All families have conflict, and every family will have times when voices are raised and doors are slammed. This can be healthy – a way of getting disagreements out in the open and beginning the process of dealing with them. It’s not the fact that you argue that matters, it’s how you resolve conflict.
The problem in a step-family is that there are so many more issues to fight about, and so many barriers to communication. Sian and Peter came to me for help as they couldn’t understand why their family was having so much trouble. They had dated for a year before moving in together, and during that time her children – Adam, 12, and Adele, 14 – and his – 11-year-old Ben and 13-year-old Chloe – had got on famously, and all seemed pleased that their parents were happy.
But since they all moved in together there had been endless quarrels. What puzzled Sian and Peter was that it wasn’t always family against family. Sometimes, the boys fought and the girls supported Adam. At other times, everyone ganged up on Adele. But mostly, everyone was against the adults. And the more Sian and Peter emphasised how lucky they were to be living in a family instead of struggling on their own (after the death of his wife five years previously and her divorce two years ago), the worse it got.
In step-families, whether you realise it or not, there are so many reasons to be angry – many more than in a first-time family. None of us starts our own family with a totally clean sheet; we all bring with us baggage from our childhoods. But in a step-family you can be struggling with a double load – damage from your past but also from more recent hurt. While all families have a lot in common, step-families have one profound difference: a person has to have died or a relationship come apart for a step-family to exist. This means two divergent agendas are created from the start, and these can cause havoc.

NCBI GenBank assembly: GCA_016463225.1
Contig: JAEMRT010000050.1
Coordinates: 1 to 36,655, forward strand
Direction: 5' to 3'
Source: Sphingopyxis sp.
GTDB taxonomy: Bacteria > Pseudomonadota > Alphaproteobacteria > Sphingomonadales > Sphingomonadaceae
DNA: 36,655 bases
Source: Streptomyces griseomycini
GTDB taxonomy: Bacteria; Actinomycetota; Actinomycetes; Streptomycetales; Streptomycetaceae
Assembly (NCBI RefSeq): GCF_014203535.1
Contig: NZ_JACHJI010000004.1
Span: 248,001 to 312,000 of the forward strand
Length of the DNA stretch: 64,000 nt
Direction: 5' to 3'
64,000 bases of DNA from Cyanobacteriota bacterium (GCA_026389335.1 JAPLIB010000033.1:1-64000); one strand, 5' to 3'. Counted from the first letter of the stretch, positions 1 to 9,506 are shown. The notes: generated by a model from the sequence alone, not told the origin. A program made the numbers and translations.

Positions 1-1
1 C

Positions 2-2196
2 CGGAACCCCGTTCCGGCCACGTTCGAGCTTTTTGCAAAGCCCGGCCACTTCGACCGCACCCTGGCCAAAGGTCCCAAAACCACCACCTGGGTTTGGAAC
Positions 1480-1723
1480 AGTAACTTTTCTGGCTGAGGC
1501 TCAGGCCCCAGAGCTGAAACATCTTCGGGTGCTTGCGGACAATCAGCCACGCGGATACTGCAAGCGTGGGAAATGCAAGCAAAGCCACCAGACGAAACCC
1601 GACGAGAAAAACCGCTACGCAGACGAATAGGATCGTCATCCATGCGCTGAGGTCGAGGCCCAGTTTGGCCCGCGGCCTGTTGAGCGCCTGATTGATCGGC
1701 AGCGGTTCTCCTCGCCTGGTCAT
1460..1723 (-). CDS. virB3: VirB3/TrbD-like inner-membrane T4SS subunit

Separation and divorce are adult solutions to adult problems. Children may have found living in that family difficult, but while a partner can look at a partner and say, ‘I lived without you before and I can do without you now’, a parent is for life. So while you may see extricating yourself from this relationship as the answer, a child would prefer for you to fix it, and feels angry that their views aren’t taken into account.
Ending their original family may not be their preferred option, creating a new one is certainly not what they’d choose.
The times when Sian’s children stayed with their father were particularly difficult, with all four children behaving badly. For Adam and Adele, it meant someone else’s children were spending time with their mother. They loved seeing their father, but the days before and after each visit only served to underline they only visited him, they didn’t live with him. And when Adam and Adele stayed with their father it drove home to Ben and Chloe that their mother was dead. They’d dump their pain on Sian, but left their father alone because it felt too risky – he might die too if they pushed him.
Conversely, Adam and Adele targeted their mother because it felt safer – they were afraid to show anger to their father in case he stopped contact with them. But Paul wasn’t their dad, so all their rage could be vented at him. The constant refrain was, ‘You can’t tell me what to do, you’re not my dad.’